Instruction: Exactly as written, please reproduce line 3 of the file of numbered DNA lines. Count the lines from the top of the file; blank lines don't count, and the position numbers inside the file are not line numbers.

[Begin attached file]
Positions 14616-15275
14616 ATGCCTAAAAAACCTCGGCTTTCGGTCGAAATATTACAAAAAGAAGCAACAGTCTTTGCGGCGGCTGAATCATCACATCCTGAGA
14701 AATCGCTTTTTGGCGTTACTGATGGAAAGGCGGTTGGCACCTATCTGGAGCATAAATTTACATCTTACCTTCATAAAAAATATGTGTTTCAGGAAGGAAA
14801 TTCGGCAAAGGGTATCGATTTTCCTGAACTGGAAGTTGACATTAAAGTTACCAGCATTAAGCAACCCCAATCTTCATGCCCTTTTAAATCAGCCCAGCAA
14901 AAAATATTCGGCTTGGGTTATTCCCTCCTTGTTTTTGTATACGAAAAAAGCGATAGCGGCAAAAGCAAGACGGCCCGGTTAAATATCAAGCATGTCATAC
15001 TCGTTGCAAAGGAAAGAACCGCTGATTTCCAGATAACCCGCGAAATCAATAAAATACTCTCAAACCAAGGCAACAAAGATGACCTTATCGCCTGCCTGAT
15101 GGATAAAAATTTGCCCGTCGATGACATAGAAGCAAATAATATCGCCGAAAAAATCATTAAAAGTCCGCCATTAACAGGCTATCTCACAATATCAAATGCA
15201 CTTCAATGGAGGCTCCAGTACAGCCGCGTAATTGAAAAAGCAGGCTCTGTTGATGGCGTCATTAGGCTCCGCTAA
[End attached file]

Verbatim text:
14701 AATCGCTTTTTGGCGTTACTGATGGAAAGGCGGTTGGCACCTATCTGGAGCATAAATTTACATCTTACCTTCATAAAAAATATGTGTTTCAGGAAGGAAA